When we talk about wearing a lifejacket what we might actually mean is that we are going to be wearing a buoyancy aid. The term ‘lifejacket’ tends to be used as a generic name for both lifejackets and buoyancy aids. However, there are some quite important differences between the two.
Both lifejacket and buoyancy aid are designed to keep you afloat, but in general terms, a buoyancy aid is used by someone who is fairly likely to end up in the water, for example a paddle boarder or dinghy sailor. Falling in is all meant to be part of watersports fun. The buoyancy aid doesn’t inflate like a lifejacket but instead has built-in flotation, letting you float comfortably in the water so you don’t need to use up a lot of energy when you are swimming to get back on board. If you do end up on the water for longer than expected then the flotation is going to support you while you wait for help to come. As a watersports enthusiast you should be a reasonable swimmer anyway, but it is still vitally important to be wearing a buoyancy aid at all times in the water. Buoyancy aids can look pretty cool too like Typhoon’s front zip Amrok.
A lifejacket is more likely to be used by someone who is not expecting to go into the water but where there is even minimal risk. For example, as a passenger on a ship you might be asked to put on a commercial-styled lifejacket if there is a problem on board that could lead to having to abandon ship or transfer between vessels. The wearer of a lifejacket might not necessarily be a swimmer, indeed the supporting collars on lifejackets can make swimming a bit clumsy but those large collars are key to keeping the person in the water as high up as possible, with their head supported and above the waterline. The victim, in this case, may be injured or unconscious, for example if they have been thrown off a boat during a collision or an onboard drama.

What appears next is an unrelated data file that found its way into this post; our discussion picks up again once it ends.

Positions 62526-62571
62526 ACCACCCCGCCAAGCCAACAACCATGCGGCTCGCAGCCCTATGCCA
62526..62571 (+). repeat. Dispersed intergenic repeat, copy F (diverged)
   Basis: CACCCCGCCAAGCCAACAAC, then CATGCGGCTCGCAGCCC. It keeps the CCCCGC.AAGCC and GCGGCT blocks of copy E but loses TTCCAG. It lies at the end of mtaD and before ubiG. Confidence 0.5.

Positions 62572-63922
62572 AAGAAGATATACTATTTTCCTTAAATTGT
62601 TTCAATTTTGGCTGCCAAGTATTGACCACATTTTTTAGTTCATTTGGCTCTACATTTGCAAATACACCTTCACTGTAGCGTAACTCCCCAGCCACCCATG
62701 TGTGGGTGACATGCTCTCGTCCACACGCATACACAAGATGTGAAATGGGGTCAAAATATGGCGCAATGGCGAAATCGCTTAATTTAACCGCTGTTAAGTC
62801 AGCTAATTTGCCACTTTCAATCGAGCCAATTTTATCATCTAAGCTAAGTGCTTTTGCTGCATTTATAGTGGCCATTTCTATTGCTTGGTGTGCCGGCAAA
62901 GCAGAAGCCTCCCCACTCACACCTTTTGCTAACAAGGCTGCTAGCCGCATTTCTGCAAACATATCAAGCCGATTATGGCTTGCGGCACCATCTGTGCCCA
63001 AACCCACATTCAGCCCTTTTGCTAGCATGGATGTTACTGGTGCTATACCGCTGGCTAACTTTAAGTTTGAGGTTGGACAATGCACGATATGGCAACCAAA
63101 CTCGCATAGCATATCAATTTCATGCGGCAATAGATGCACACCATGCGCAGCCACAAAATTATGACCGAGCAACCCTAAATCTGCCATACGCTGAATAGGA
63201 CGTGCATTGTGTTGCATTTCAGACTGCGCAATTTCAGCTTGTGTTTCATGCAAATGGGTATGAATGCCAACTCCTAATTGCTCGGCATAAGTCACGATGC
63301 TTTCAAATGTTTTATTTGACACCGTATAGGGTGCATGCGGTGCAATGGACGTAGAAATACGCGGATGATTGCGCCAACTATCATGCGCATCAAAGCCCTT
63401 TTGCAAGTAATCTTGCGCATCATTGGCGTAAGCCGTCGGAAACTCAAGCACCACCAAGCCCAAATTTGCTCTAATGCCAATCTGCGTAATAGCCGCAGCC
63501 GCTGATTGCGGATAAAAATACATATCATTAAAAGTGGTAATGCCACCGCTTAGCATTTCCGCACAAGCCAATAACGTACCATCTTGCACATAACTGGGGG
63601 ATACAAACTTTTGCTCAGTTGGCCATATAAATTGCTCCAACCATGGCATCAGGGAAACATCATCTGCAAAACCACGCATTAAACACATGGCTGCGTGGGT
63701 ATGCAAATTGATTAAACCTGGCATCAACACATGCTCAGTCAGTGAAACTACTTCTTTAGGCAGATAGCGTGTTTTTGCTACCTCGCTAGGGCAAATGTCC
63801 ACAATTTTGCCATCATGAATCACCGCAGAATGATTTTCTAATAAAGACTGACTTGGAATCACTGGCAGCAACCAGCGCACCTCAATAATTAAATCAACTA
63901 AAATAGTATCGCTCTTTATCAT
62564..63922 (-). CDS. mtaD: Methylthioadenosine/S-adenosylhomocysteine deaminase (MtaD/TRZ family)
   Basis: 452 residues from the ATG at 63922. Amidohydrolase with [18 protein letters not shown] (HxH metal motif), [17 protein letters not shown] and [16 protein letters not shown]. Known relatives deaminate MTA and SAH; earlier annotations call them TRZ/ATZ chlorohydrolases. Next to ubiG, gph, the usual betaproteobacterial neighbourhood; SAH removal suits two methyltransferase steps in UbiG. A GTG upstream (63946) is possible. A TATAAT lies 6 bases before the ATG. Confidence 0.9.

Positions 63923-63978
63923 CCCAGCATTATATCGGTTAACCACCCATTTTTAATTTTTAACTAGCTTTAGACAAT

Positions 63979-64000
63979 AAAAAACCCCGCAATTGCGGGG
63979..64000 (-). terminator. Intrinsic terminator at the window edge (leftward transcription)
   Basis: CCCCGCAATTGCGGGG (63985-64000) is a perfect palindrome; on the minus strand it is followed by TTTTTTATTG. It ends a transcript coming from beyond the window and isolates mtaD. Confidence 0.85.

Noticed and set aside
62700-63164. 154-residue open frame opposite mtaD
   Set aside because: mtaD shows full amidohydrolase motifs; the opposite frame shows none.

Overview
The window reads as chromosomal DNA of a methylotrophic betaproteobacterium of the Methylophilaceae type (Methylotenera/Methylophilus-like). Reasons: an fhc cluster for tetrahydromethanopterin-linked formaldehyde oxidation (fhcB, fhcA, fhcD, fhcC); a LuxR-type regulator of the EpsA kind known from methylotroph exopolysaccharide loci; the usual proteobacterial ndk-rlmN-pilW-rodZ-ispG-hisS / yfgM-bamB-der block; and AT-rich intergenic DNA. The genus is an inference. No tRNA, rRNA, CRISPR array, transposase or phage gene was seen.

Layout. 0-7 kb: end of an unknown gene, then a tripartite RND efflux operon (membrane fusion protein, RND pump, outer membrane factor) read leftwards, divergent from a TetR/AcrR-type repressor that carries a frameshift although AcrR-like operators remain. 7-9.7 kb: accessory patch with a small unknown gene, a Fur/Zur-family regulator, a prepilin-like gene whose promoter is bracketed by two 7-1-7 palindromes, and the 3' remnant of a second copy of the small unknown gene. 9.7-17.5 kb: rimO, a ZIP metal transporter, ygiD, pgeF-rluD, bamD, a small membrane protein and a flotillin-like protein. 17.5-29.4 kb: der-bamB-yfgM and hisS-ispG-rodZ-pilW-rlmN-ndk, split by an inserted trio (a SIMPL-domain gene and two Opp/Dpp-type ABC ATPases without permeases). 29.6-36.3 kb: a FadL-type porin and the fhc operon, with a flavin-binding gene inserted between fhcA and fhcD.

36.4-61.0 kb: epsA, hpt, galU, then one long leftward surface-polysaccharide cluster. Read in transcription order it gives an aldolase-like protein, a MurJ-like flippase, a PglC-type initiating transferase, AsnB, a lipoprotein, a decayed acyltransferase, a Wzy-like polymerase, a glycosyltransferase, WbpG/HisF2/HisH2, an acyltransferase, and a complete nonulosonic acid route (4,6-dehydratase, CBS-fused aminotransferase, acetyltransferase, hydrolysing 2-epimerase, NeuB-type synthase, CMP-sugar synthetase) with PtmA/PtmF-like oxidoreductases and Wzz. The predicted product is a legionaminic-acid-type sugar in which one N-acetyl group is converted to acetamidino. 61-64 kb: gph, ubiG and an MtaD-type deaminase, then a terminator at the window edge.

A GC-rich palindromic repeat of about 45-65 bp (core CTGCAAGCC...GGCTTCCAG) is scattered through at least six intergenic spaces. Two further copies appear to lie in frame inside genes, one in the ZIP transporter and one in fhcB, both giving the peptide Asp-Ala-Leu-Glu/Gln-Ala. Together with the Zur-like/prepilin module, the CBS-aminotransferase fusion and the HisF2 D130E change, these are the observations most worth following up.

That’s why typically cruising and racing sailors on larger yachts, should don a lifejacket in all but the calmest of conditions to guard against unexpected events like falling overboard.
There are plenty of ‘hybrid’ lifejackets which feature all the built-in flotation of a buoyancy aid while having the supporting collar at the same time and these should be the ones used by non-swimmers and children in the water. Examples include the childen’s Choo lifejacket available from Ocean Safety or Typhoon’s Bouley lifejacket.
Very active experienced sailors, on the other hand, are going to prefer a ‘minimalist’ lifejacket like Typhoon’s Hydro or the advanced Ocean Safety Kru Sport Pro whose inflation bladders are neatly tucked away so they will hardly notice they are wearing one. If it is fitted with an automatic inflation device it will only inflate when it hits the water.